I am turning 49 today.
Julius Caesar crossed the Rubicon in 49 BC, though not, I think, when he was 49.
The number 49 is a square, of course: 7*7. Perfection squared.
And its digits, 4 and 9, are themselves squares of 2 and 3. Kind of cool, that.
I have also learned that, mathematically, 49 is a Happy Number. That’s delightful, and the mathemagic that makes it so is rather sweet: 4 squared (16) + 9 squared (81) = 97. Square and add those digits (9 and 7) for the number 130. Keep doing that–squaring and adding the digits–and if it’s a Happy Number Sequence, you find your way to 1. Wholeness and Unity. Mystery within the mathematical process. So, 1 squared + 3 squared + 0 squared = 10, and 1 squared + 0 squared = 1. Voila! It’s a Happy Number.
The US/Canada border is on the 49th parallel. Good boundary between friendly neighbors.
Many Asian traditions (Buddhism, Taoism, and others) believe that 49 is a sacred number, the number of days the soul hangs around before it moves on after death.
The website Affinity Numerology notes that the number 49 “resonates with focus, conscientiousness, and being realistic, generally with concerns about and directed toward solutions for humanity. The number tends to be both pragmatic and idealistic.”
The site also says that “When 49 decides to do something, it determines the method and steps required to accomplish it, then applies its focus to that method and those steps until the goal is reached.” Now, no matter whether one believes that there is something to this numerology stuff, of that it’s all a bunch of hooey, that’s a nice goal to seek for living in this year labeled 49.
Of course, I am actually beginning my 50th year today, but I will stick with our cultural method of counting and call myself part of the cohort number 49. This year I will wear the Happy Number badge, and focus on systematically accomplishing my goals–conscientiously, pragmatically, and with a healthy whiff of idealism. May it be so.
1. This practice. It has deepened and anchored and changed me. My husband asked me yesterday whether I think it’s been good for me because I write the lists religiously, or whether it would work to just try to inwardly experience gratitude more. I think the latter would definitely be true for a thoughtful and grounded individual. For someone with my tendency to live in the moment, the writing of the list holds me down and keeps me on the ground long enough to look inside and look around. And reviewing my lists regularly adds to the sense of it all being an unfolding journey.
2. Goldfinches. Yesterday, I did the 2-mile Schmuck walk–up to the top of the hill, back down to the very bottom, and back up again to the house, a two-mile loop. As I was approaching the small group of trees at the top of Skunk Hollow Lane, watching four bright male goldfinches flittering through the roadside weeds ahead of me, a big blue pick-up went racing down the street past me, past the little grove of trees. Out of the weeds at the base of the tree, a flock of a dozen or more shining golden birds (along with their quieter consorts) flushed out of the weeds and spiralled up into the trees, like yellow leaves falling upwards, chittering as they flew. It was a holy moment, pick-up and all. I will now call those trees Goldfinch Grove.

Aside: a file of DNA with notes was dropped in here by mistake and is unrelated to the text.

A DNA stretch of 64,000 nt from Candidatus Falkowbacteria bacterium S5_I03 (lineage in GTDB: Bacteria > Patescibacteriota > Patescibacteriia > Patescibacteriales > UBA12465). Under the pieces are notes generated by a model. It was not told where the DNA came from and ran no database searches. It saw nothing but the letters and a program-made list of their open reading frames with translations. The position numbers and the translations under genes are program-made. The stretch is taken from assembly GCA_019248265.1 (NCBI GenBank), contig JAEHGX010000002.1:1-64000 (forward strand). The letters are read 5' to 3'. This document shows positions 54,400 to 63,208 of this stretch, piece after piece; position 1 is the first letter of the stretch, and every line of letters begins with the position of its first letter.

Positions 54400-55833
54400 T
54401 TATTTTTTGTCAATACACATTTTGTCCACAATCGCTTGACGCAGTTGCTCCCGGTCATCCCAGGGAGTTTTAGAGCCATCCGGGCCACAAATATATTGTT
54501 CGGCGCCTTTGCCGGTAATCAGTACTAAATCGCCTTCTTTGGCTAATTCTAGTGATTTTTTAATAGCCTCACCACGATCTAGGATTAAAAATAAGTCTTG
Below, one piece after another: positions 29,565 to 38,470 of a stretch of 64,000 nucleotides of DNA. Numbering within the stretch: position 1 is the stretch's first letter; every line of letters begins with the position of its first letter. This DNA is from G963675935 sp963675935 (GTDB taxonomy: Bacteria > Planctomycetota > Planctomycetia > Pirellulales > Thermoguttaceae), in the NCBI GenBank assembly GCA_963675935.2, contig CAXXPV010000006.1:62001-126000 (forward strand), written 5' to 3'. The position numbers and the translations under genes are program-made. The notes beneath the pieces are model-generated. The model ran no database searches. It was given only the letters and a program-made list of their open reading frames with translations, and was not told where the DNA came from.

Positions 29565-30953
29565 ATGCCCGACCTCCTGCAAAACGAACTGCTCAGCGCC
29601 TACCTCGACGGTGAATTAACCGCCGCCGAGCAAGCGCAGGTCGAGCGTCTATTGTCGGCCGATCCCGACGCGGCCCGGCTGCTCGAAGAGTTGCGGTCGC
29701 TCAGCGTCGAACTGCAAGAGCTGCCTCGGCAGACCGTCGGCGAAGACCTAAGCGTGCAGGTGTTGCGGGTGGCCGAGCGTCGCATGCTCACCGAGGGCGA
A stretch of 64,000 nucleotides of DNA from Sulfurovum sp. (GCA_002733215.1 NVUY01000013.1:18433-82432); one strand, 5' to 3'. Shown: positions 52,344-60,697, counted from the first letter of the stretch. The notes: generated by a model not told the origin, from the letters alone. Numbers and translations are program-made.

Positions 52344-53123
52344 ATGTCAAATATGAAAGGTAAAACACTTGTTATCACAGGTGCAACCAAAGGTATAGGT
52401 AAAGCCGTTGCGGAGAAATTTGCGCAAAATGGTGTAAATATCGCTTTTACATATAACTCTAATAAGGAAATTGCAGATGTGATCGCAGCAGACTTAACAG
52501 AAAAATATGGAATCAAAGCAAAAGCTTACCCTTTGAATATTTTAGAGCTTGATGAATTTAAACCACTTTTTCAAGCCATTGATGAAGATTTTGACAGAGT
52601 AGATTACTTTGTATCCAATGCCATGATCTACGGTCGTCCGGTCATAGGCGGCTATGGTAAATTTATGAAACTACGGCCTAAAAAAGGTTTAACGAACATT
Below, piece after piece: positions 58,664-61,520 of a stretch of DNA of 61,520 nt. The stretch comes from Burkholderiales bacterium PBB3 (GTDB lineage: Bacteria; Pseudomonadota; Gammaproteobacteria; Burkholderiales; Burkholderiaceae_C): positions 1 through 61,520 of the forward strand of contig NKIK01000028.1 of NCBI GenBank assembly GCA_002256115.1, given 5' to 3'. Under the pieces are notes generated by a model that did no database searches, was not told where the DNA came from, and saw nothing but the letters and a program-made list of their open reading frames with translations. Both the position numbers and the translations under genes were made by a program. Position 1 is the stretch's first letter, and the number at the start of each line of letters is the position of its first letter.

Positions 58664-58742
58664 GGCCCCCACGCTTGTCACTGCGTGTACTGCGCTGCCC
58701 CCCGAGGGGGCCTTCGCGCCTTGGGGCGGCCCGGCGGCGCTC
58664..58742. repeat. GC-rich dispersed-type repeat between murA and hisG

3. Also on my walk, I watched our neighbor farmer Donny baling hay. It’s so satisfying to watch the baler pass–cha-chung cha-chung cha-chung, to feel the anticipation build, and then the click and flick of a perfect green bale flung into the wagon behind. And Donny always smiles and waves. Whenever he drives a tractor past our house, he always looks in to see if there are children to wave to, bless him.
4. Crickets and peepers and cicadas. The cicada roar can be deafening at moments, but it adds layers to the sound-texture of the place. Even the birds are silent and listening this morning.
5. I think that perhaps I have Turned a Corner. Two years ago, I was really excited at this moment, getting ready to step back into the classroom. That was a marvelous excitement, but an anxious one, too, filled with worry about whether I was up to the job. Last year was much better, anxiety-wise, but somehow I just didn’t feel very prepared, like I was still off-balance, a little unsure of what I was doing, of whether I was equal to the task. My friend Verlin has been telling me for the past two years that it’s in the third year that you catch your stride, gain your full confidence, feel on top of things. If the preparations are any indication, I think he is right. I don’t know if I have put a whole lot more time into preparations this season, but I think the time I have put in has been much more productive and focused. I need to remember to be humble enough not to assume that things will be simple and easy going forward, but I feel ready to face the tasks ahead.
May we walk in Beauty!